During a candid conversation with Lex Fridman, Sam Altman, OpenAI’s CEO, discussed several topics, including the controversial question of whether GPT, the language model, is “too woke” or biased.
Altman acknowledged that the definition of “woke” has evolved over time and ultimately agreed that it is biased and will likely continue to be so. Fridman’s interview, published on Saturday, revealed that OpenAI had significantly improved the GPT model between versions GPT-3.5 and GPT-4, for which Altman expressed appreciation for the critics who recognized the advancements made by OpenAI.
However, he also acknowledged that much more work needs to be done. Altman addressed Elon Musk’s criticisms of OpenAI’s AGI safety research, expressing sympathy for Musk’s concerns but also urging him to focus on addressing AI safety issues, which is a challenging task.
“Elon is obviously attacking us some on Twitter right now on a few different vectors, and I have empathy because I believe he is understandably so really stressed about AGI safety. I’m sure there are some other motivations going on too, but that’s definitely one of them,” he said.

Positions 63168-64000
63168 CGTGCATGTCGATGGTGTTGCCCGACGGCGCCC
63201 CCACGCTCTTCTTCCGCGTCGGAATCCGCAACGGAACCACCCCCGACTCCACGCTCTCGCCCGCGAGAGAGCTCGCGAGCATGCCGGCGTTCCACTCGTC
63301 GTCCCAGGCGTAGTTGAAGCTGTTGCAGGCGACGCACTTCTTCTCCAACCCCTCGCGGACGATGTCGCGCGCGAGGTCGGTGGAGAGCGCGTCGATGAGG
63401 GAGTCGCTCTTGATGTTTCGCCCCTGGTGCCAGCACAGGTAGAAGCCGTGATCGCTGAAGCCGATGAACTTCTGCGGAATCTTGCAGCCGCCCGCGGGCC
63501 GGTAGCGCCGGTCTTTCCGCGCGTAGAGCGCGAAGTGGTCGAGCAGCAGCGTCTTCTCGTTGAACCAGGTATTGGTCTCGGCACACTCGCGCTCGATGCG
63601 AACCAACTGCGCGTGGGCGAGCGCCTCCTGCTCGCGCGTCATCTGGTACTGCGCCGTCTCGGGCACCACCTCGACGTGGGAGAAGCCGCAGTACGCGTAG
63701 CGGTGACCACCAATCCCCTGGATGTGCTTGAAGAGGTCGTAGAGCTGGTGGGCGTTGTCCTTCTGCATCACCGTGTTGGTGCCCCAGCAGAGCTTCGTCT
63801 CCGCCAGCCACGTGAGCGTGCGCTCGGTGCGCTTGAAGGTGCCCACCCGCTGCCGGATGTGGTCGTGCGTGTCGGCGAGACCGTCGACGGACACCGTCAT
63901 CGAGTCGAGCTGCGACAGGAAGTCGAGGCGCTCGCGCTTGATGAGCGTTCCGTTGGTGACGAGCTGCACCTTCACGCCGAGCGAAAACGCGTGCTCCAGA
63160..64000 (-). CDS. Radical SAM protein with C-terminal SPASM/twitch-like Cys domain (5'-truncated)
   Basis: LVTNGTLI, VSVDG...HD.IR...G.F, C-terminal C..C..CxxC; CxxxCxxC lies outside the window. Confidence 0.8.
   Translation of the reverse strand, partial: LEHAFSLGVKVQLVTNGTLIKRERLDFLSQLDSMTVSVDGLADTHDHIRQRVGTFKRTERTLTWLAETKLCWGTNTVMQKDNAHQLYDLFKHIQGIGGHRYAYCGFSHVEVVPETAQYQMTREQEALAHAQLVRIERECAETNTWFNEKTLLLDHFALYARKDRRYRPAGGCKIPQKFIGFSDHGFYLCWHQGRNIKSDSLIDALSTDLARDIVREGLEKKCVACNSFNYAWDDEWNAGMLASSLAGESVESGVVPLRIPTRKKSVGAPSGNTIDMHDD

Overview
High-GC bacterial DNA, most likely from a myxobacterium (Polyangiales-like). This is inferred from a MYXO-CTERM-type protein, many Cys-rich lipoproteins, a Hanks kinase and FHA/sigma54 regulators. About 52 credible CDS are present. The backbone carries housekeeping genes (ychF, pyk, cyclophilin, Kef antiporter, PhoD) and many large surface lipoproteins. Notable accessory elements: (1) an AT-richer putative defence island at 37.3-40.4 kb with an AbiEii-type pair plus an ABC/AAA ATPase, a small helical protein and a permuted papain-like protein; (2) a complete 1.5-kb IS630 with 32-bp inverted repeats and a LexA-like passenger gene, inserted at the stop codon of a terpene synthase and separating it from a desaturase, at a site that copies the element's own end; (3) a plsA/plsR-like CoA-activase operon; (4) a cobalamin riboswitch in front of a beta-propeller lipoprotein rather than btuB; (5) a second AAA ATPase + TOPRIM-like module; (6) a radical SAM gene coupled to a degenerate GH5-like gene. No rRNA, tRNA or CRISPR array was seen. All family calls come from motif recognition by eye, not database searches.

“I definitely grew up with Elon as a hero of mine. You know, despite him being a jerk on Twitter or whatever, I’m happy he exists in the world, but I wish he would do more to look at the hard work.”
Altman explained that AGI and AI are two different things; AGI is capable of understanding or learning any intellectual task that humans can, while AI excels at a specific task. Additionally, Altman discussed the likelihood of AI risks.
Altman continued by stating that a lot of forecasts made regarding the potential of AI and its safety issues turned out to be inaccurate. In relation to OpenAI’s objective for people to have control over the models while having open bounds, he also spoke about the topic of “jailbreaking.”
“It kinda sucks being on the side of the company being jailbroken. We want the users to have a lot of control and have the models behave how they want within broad bounds. The existence of jailbreaking shows we haven’t solved that problem yet, and the more we solve it, the less need there will be for jailbreaking. People don’t really jailbreak iPhones anymore,” said Altman.